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High praise, ratings for NCAA Tournaments

CBS college basketball analyst Greg Anthony (right), shown chatting with UConn coach Kevin Ollie, worked seamlessly with longtime Final Four voice Jim Nantz.

David J. Phillip/Associated Press

CBS college basketball analyst Greg Anthony (right), shown chatting with UConn coach Kevin Ollie, worked seamlessly with longtime Final Four voice Jim Nantz.

Not to suggest that it’s a tradition unlike any other, but if Jim Nantz was on a plane to Augusta before the final notes of “One Shining Moment” aired Monday night, it wouldn’t be the most surprising revelation in the world. The man does not mask his love for The Masters.

Facetiousness aside — Nantz, the quintessential pro, of course waited until all of the festivities following Connecticut’s victory in the men’s basketball national championship game were complete before turning his attention toward golf — it is somewhat jarring how abruptly the tournament ends after three weekends of great fun. Some have golf to turn to. The rest of us have college basketball withdrawal.

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So before we move ahead, let’s take a quick look back at a couple of media highlights from CBS and Turner’s joint production of the tournament.

 With 21.2 million viewers turning in for the UConn-Kentucky final, CBS saw a slight downturn from the 23.4 million who tuned in for Louisville-Michigan last year. It was up, however, from the 2012 title game between Kentucky and Kansas. This year’s semifinal games, which were broadcast on TBS as well as team-specific broadcasts on TNT and truTV, drew massive numbers. UConn’s upset of Florida drew 11.7 million total viewers — though less than a million on the Huskies-centric telecast on truTV — across three networks, totaling an 8.2 household rating.

 The decision, made in September, to swap Greg Anthony and Clark Kellogg’s roles proved to be a smart one. The articulate Anthony, who was a studio analyst since joining CBS in 2008, fit seamlessly alongside Nantz and Steve Kerr. Meanwhile, Kellogg seemed rejuvenated in the studio role he held for 16 years before moving to the color analyst’s role on the top broadcast team in 2009. Maybe it’s the Charles Barkley effect — Kellogg bantered with unexpected humor with Barkley and Kenny Smith. The latter duo brings out the best in anyone, save for Shaquille O’Neal.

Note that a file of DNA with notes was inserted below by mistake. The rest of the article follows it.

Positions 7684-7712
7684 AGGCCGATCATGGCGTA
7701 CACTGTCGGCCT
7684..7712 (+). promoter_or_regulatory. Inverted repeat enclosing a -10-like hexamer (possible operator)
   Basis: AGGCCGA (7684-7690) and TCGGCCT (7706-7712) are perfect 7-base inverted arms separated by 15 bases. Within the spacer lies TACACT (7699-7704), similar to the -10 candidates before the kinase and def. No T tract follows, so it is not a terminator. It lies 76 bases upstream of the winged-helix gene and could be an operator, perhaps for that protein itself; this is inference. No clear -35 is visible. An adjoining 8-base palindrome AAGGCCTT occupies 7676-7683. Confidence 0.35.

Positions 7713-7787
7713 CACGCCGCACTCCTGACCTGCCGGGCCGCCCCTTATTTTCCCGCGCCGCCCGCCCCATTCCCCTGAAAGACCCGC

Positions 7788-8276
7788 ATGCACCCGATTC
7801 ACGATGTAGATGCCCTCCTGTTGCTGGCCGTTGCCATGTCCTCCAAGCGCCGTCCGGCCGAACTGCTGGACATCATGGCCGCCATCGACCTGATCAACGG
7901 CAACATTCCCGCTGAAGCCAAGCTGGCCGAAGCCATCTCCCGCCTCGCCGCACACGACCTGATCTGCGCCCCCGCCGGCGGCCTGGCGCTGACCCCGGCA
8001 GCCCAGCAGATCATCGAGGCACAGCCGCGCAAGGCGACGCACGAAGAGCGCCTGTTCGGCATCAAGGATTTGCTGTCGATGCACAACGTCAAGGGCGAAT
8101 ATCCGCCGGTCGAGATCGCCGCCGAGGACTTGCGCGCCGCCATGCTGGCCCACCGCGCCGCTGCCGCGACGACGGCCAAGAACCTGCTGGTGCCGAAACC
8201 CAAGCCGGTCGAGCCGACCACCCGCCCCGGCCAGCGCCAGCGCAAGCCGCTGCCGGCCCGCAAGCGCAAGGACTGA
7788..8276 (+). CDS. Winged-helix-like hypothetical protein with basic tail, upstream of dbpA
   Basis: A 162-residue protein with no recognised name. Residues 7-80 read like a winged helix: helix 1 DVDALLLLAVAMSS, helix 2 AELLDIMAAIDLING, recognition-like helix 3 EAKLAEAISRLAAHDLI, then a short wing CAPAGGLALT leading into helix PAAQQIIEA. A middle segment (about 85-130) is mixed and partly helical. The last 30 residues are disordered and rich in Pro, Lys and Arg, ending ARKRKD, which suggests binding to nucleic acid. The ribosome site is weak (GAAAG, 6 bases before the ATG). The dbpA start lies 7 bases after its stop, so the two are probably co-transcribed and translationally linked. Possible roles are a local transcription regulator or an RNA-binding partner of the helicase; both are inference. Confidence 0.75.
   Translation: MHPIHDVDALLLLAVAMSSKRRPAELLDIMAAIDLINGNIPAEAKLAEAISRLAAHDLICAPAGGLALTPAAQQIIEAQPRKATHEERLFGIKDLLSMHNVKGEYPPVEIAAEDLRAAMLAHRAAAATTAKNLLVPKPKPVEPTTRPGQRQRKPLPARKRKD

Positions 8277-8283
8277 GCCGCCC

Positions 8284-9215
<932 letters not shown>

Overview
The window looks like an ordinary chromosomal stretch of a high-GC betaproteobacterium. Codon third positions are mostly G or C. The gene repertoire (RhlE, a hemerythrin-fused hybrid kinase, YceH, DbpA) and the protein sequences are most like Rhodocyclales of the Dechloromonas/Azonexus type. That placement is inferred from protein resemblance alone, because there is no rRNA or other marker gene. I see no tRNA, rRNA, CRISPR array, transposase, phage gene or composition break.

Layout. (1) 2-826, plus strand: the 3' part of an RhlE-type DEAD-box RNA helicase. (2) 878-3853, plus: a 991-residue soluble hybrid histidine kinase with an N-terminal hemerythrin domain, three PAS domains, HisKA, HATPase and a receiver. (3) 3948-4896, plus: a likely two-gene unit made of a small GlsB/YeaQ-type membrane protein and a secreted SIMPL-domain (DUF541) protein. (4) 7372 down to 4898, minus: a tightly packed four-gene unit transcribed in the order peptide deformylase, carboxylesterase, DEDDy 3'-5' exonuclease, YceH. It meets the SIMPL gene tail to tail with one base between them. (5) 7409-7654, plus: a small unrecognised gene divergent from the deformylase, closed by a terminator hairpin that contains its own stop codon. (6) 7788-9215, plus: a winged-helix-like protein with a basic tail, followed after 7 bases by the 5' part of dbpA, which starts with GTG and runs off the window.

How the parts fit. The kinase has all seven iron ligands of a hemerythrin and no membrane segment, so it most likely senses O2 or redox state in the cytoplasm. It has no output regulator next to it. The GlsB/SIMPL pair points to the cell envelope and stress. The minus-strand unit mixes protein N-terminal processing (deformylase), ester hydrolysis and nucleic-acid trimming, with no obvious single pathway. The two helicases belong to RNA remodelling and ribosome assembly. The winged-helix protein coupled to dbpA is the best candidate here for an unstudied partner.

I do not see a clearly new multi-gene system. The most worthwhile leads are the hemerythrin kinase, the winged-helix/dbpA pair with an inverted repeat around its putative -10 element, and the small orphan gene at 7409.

Tracy Wolfson, whose prepared and respectful (but never deferential) interviews with coaches are always worth watching, is getting a promotion now that basketball is over. As first reported by Sports Illustrated’s Richard Deitsch, she will become the full-time sideline reporter on CBS’s new “Thursday Night Football” broadcasts. Well-deserved.

All around supremacy

A note on ESPN’s superb coverage of the women’s championship game, which drew a huge 2.8 rating, up 40 percent from last year, with 4.27 million viewers:

Dave O’Brien, best known in our neighborhood as a Red Sox radio voice, was his usual informed and enthusiastic self during the UConn women’s mostly suspense-free rout of fellow unbeaten Notre Dame in the title game. But the game also served as a reminder that Doris Burke is as good as it gets — in any sport and any gender — at offering cogent analysis in just the right dose.

In particular, her early recognition that Notre Dame’s interior defense was inferior to what it needed to be proved prescient. Yet unlike so many other high-profile analysts (I’m thinking of Reggie Miller here), she does not constantly reiterate her point in a transparent search for praise once an observation starts proving true.